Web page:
Earlier this month, journalist, rights activist, and 2017 Mandela Washington Fellow Wini Omer was arrested on the streets of Khartoum on charges of "indecent and immoral acts" ... for wearing pants.
Omer's arrest came after she had attended the hearing of 24 women charged with indecency for wearing pants during a private women-only party. While charges were dropped against the 24 women accused of wearing pants and tight skirts, the ruling of Omer was delayed until December 21.
The judge's decision came upon the request of the defense to hear three witnesses, including the director of the Center For Training And Protection Of Women And Child’s Rights (SEEMA) Nahid Jabrallah, and two other people who were present at the moment of Omer's arrest, according to Sudan Tribune News.
Omer denied the charges of indecent clothing before the judge of Aldaym Court, Kamal Ali al-Zaki.
In her statements, she stressed she is a "Muslim and she knows her religion well".
"What I wear is not an indecent dress, but a dress worn by all the girls on the public street."
She further confirmed that her head was half covered at the moment of the arrest.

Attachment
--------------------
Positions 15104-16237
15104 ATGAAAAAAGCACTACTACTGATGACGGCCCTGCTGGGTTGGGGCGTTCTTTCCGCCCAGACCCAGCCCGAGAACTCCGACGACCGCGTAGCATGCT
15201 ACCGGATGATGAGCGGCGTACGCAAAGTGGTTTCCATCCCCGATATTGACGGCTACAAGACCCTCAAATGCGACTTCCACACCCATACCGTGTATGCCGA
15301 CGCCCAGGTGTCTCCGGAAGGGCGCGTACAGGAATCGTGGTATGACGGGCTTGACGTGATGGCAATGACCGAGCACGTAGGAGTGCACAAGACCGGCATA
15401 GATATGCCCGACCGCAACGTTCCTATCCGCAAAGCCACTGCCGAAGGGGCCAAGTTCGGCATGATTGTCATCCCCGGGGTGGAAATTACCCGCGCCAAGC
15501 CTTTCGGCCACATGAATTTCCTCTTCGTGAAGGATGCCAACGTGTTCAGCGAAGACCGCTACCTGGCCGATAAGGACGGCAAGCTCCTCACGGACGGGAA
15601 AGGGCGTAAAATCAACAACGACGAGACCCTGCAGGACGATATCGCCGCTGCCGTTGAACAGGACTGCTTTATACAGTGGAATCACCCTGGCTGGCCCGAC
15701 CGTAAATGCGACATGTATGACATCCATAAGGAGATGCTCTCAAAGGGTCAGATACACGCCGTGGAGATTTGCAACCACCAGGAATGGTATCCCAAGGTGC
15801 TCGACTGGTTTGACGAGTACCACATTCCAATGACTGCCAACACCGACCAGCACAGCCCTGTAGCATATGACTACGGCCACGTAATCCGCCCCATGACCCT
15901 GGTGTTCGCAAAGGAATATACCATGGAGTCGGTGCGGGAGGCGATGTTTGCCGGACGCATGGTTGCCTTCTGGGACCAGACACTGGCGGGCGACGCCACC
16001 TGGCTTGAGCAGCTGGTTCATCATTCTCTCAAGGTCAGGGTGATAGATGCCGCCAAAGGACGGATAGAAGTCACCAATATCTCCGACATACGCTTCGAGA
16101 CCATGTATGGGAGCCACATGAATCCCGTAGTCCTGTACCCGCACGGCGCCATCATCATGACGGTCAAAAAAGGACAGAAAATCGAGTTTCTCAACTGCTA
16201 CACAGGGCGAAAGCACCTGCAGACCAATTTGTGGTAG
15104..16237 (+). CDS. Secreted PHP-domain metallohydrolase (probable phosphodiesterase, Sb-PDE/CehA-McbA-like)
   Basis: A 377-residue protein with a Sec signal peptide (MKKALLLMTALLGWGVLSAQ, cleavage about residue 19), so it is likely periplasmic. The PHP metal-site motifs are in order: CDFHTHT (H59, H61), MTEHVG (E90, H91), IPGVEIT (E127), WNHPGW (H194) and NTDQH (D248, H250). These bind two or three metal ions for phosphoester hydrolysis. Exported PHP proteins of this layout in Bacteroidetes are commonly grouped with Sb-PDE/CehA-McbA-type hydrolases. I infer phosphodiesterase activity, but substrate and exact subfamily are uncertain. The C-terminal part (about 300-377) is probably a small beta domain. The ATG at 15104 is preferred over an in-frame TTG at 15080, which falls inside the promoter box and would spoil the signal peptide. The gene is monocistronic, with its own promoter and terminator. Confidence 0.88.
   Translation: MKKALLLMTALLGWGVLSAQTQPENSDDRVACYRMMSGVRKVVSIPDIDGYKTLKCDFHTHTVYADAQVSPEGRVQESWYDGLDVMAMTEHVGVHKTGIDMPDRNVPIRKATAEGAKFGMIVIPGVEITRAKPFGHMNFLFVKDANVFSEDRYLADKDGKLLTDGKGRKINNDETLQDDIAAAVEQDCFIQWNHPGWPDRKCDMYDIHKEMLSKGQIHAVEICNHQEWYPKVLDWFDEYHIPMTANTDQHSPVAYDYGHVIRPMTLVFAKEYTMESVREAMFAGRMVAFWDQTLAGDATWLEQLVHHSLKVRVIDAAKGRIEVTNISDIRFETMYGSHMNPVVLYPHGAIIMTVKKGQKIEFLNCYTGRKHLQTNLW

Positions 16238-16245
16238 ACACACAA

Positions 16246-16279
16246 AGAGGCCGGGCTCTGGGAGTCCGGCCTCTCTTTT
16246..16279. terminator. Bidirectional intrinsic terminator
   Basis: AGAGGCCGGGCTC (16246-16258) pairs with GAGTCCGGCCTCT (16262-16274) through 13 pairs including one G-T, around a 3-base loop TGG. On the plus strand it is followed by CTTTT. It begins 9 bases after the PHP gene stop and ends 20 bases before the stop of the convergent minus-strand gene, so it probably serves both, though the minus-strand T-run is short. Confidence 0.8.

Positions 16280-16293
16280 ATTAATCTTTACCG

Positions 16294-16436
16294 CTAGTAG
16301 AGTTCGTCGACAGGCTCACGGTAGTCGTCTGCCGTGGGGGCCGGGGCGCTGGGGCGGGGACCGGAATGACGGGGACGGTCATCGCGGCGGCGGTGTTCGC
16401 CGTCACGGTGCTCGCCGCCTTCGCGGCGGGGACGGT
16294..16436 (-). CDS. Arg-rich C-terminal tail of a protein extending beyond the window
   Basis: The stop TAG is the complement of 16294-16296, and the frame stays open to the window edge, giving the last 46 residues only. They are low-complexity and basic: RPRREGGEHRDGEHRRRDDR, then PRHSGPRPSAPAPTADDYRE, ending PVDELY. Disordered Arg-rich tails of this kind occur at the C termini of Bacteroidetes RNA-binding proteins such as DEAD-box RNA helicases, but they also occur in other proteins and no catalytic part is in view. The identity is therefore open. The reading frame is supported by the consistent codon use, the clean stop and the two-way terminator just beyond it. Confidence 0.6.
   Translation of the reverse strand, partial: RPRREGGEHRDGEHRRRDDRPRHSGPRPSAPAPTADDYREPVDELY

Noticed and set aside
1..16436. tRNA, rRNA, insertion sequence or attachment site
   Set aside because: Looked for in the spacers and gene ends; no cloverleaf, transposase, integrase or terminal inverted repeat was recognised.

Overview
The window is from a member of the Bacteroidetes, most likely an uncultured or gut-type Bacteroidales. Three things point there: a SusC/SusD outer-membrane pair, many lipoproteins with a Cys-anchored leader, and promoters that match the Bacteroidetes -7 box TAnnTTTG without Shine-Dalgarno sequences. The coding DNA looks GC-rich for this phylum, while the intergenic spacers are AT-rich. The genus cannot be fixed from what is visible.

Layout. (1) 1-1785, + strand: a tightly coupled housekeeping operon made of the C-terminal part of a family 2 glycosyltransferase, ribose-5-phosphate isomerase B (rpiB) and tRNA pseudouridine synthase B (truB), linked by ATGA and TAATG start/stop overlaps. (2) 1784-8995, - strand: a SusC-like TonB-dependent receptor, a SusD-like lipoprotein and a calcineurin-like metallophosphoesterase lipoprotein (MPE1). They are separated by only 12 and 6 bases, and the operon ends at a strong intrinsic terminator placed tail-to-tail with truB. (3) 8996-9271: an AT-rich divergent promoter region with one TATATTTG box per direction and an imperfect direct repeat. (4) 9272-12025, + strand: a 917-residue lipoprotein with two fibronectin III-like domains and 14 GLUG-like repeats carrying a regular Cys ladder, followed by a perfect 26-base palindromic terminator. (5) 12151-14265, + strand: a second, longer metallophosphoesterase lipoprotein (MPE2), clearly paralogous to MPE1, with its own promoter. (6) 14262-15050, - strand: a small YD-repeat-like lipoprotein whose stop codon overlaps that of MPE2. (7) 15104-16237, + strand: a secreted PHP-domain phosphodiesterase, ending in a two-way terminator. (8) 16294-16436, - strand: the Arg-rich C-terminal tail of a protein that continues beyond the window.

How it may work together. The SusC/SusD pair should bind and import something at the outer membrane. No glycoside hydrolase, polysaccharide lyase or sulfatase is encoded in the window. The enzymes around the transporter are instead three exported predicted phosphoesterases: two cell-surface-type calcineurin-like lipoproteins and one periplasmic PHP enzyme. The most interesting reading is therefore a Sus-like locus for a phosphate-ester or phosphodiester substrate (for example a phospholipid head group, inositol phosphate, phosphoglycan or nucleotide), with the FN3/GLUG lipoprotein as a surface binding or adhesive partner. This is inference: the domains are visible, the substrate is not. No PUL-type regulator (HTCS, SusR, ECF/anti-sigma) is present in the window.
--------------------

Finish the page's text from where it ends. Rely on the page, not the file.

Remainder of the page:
She posted a video on social media explaining how the incident happened. After the judge and the witnesses at her second court session found her clothing rather "decent", the police officer who conducted the arrest said, "he did not like the way she walked".
In her video, she criticizes article 152 which prohibits indecent acts, such as wearing "immoral" or "indecent" clothing and calls upon people’s participation in changing the law.
Monitiser Ibrahim is a journalist who was arrested after visiting Omer in detention.
The U.S. embassy expressed concern over the arrest of Omer and called upon Khartoum to review, amend, and even abolish article 152, as well as protect basic freedoms of expression.
Some government officials, including Foreign Minister Ibrahim Ghandour, expressed intentions to amend the "controversial laws".
On Thursday, December 21, charges were dropped against Omer by the judge of the Public Order Court, Kamal al-Din al-Zaki, in al-Deem district, south of Khartoum.
The ruling came after the judge challenged the testimony of the public order police officer complainant, saying it "demonstrated a hostile intent" against Omer.
Omer shared a post on her Facebook page commenting on the verdict. She expressed her frustration with the legal system in her country and called for the removal of article 152.
"I am sad that I’m in a country that prosecutes us by law and accuses us of what it calls indecent and obscene clothing. I am sad that hundreds of women are convicted on daily basis with this article and the dignity of women and men in Sudan is constantly humiliated under the pretext of maintaining public order. I say again, there is no compromise on personal freedoms," she wrote.